Electrostatics, Neutral Points

  • #1
59
4
Untitled.png

Statement
Four point charges, Q, -Q, Q, -Q, are placed at the four ends of a horizontal square of side a as shown in the figure above. What are the neutral points?


The attempt at a solution
The square is not exactly aligned parallel in its plane, say XY.
So, the center is not a neutral point.

I can not calculate the dipole moments. I would really appreciate any hint.
Thanks.
 

Attachments

Answers and Replies

  • #2
BvU
Science Advisor
Homework Helper
2019 Award
13,588
3,283
Hello VSayantan, :welcome:
You erased the second item: relevant equations ! PF culture wants you to provide them -- it also helps us help you

So what equation describes a 'neutral point' ? (And, for that matter: what exactly is a neutral point ?)
I can not calculate the dipole moments
Why not ? Isn't that something like ##\sum q_i\vec r_i## ?
 
  • #3
59
4
Hello VSayantan, :welcome:
You erased the second item: relevant equations ! PF culture wants you to provide them -- it also helps us help you

So what equation describes a 'neutral point' ? (And, for that matter: what exactly is a neutral point ?)
Why not ? Isn't that something like ##\sum q_i\vec r_i## ?

Thanks BvU.
Sorry I did not know that!

A neutral point is one where the electric field due to all the contributing charges cancel out.
So, if the square were placed parallel in its plane, the field at the center would have been zero. But it is not. Which I think strains the configuration giving a dipole moment.

I know expression for dipole moments, but I don't know what the coordinates of the two lower charges.
Do you think the orientations of the axes do not matter in this case?
 
  • #4
BvU
Science Advisor
Homework Helper
2019 Award
13,588
3,283
A neutral point is one where the electric field of all the contributing charges cancel out.
Fine with me. The reason I asked is that for some folks neutral means V = 0. But in your case you want ##\vec\nabla V = 0##, right ?

So, the center is not a neutral point.
What makes you write that ? With your definition I would claim it is !​

So you can either write the four contributions to ##\vec E## and require the sum to be zero, or write the four contributions to ##V## and require the derivatives to be zero.

I don't know what the coordinates of the two lower charges
If you know them for the upper two, you also know them for the lower two !?


However, the more I look at the wording of the problem statement
a horizontal square
, the more I fear that the picture is a poor man's 3D attempt and the charges are simply located at $$(a/2,a/2,0)\quad (a/2,-a/2,0)\quad (-a/2,-a/2,0)\quad (-a/2,a/2,0)$$what do you think of that ?

.
 
  • #5
59
4
Fine with me. The reason I asked is that for some folks neutral means V = 0. But in your case you want ##\vec\nabla V = 0##, right?

yes.
I want to find the points where ##\vec E=-\vec\nabla V = 0##

What makes you write that ? With your definition I would claim it is !.
So you can either write the four contributions to ##\vec E## and require the sum to be zero, or write the four contributions to ##V## and require the derivatives to be zero.

Ok.


However, the more I look at the wording of the problem statement , the more I fear that the picture is a poor man's 3D attempt and the charges are simply located at $$(a/2,a/2,0)\quad (a/2,-a/2,0)\quad (-a/2,-a/2,0)\quad (-a/2,a/2,0)$$what do you think of that ?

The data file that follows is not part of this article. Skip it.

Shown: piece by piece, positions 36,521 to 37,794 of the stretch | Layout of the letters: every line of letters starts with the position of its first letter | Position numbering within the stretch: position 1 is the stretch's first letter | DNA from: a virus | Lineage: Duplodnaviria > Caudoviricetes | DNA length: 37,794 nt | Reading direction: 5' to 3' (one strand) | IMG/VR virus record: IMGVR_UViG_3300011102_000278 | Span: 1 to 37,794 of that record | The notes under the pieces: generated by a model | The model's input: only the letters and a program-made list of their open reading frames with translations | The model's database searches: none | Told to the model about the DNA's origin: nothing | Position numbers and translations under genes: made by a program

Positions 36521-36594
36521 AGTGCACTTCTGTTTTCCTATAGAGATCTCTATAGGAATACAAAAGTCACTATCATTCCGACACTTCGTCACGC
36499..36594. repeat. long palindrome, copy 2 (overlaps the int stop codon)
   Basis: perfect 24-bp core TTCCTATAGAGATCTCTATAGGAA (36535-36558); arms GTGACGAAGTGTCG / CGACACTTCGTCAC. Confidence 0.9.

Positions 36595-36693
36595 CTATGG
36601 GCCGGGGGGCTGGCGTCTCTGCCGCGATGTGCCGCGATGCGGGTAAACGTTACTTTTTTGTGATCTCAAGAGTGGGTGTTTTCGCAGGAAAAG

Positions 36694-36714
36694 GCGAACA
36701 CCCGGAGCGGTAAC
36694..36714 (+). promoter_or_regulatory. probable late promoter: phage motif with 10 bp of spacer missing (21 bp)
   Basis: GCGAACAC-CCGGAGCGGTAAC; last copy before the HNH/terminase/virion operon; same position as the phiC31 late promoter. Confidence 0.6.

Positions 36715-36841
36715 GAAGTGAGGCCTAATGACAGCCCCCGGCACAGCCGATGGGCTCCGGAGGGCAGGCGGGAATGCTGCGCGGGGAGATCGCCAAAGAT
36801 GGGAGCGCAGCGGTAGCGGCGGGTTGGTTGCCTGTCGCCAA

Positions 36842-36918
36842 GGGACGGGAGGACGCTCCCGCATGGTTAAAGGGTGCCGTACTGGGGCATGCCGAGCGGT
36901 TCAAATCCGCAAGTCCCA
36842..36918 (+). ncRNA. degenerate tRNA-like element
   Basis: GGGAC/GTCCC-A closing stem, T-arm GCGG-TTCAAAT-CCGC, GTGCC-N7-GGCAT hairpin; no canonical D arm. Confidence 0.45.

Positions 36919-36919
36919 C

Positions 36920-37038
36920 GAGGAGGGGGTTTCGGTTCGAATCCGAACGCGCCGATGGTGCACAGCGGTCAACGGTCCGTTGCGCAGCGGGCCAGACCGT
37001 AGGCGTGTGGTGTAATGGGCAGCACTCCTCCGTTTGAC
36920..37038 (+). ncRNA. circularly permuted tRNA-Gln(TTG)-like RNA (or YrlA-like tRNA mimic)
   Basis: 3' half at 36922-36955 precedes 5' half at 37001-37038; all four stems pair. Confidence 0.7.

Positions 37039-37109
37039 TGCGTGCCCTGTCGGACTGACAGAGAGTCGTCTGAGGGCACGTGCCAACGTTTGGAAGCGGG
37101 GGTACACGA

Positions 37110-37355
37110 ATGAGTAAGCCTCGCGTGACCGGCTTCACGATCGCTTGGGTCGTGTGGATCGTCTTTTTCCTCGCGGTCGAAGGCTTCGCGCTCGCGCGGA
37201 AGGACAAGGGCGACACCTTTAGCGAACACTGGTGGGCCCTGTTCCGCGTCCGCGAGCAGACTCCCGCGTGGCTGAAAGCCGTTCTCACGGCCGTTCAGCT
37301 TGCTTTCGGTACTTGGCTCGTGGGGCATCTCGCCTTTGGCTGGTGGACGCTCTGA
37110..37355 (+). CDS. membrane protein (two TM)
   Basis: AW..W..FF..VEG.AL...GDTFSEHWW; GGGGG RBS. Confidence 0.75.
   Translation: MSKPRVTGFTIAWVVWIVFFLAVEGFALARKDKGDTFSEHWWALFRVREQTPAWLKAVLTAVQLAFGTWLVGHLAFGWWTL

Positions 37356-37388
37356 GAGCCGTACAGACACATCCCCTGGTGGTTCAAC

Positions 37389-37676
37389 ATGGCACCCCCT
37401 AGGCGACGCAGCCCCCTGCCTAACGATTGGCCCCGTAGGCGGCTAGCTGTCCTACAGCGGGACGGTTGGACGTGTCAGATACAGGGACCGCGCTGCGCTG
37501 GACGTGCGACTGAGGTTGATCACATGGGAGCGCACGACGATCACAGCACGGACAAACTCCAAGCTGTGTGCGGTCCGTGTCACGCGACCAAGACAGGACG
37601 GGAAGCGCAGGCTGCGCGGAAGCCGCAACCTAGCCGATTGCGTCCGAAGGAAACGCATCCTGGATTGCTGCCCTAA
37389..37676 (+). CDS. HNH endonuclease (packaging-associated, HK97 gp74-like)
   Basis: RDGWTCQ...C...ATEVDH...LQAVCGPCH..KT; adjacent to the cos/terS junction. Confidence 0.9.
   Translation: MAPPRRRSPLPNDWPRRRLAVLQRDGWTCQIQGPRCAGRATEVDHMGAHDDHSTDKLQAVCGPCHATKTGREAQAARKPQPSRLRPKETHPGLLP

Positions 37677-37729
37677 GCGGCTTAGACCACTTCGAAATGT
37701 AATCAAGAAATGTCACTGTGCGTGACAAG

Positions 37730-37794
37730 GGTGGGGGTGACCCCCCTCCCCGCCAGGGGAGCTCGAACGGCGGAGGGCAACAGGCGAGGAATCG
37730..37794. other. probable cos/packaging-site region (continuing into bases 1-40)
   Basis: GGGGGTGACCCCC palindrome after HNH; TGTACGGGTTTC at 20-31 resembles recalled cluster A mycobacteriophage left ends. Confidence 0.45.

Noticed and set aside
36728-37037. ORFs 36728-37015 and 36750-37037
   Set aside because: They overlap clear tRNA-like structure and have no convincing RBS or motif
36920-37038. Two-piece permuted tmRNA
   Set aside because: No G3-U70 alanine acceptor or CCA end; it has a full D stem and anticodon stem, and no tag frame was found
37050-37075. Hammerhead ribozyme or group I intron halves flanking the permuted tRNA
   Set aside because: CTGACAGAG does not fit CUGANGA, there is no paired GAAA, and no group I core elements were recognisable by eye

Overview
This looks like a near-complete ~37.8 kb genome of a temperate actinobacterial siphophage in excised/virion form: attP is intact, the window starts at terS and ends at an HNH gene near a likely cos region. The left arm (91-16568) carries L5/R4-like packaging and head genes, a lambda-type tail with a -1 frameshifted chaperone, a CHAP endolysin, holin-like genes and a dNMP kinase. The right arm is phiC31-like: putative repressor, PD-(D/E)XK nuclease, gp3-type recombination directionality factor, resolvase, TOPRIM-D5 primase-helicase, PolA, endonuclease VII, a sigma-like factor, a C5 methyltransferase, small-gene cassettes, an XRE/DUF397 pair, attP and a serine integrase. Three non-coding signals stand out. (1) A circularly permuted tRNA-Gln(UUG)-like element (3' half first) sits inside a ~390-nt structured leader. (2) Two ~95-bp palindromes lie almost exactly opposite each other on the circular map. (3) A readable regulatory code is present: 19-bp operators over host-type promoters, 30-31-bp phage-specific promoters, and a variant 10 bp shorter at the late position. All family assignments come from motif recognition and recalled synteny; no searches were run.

So, if I understand correct it is a simple square, sitting nicely on the XY-plane.

But, the potential at a point z above the plane is
##V(z)=\frac 1 {4\pi\epsilon_0} [\frac Q b - \frac Q b + \frac Q b - \frac Q b]##,
where ##b=\sqrt(z^2 + \frac {a^2} 2)##

Which is zero.
There is another like point below the plane, where the potential is zero.
But these two points give ##\vec E=constant##

Thus there is no other neutral point apart from the center. Am I right?
 
Last edited:
  • #6
BvU
Science Advisor
Homework Helper
2019 Award
13,588
3,283
Hehe, you typed your reply within the [quote] ... [/quote] tags. never mind.

I agree that ##V(0,0,z)= 0\ .\ \ ## I don't see why that would give ##\vec E= {\rm constant} \ne 0\ ##.
 
  • #7
59
4
Oops.
##V=0##
will also give ##\frac {dV} {dz}=0##
Of course!
So, there are three neutral points for this configuration.

Hmm.
But the question does not provide such an option!

Thanks @BvU a lot, for helping.
 
  • #8
BvU
Science Advisor
Homework Helper
2019 Award
13,588
3,283
Not done yet. ## V(0,0,z)= 0 \ ## for all ##z## only leads to the conclusion that the ##z## component of ##\vec E ## is zero on the entire ##z## axis (not just 3 points but a whole line !).

ToDo: show that the ##x## and ##y## components are zero there too
 
  • #9
59
4
Not done yet. ## V(0,0,z)= 0 \ ## for all ##z## only leads to the conclusion that the ##z## component of ##\vec E ## is zero on the entire ##z## axis (not just 3 points but a whole line !).

ToDo: show that the ##x## and ##y## components are zero there too
Along the ##z##-axis there are no other components i.e., ##E_x = 0## and ##E_y =0##.
So, ##\vec E ## is zero for all points on the ##z##-axis!
 
  • #10
BvU
Science Advisor
Homework Helper
2019 Award
13,588
3,283
there are no other components
In the sense that individual contributions from the four charges cancel, I agree. Well done !

(You picked up on ##\ \LaTeX\ ## too ! very good !)
 

Related Threads on Electrostatics, Neutral Points

  • Last Post
Replies
14
Views
5K
  • Last Post
Replies
12
Views
3K
Replies
23
Views
2K
  • Last Post
Replies
5
Views
4K
Replies
4
Views
2K
Replies
1
Views
4K
Replies
4
Views
8K
Replies
2
Views
8K
  • Last Post
Replies
7
Views
12K
Replies
3
Views
1K
Top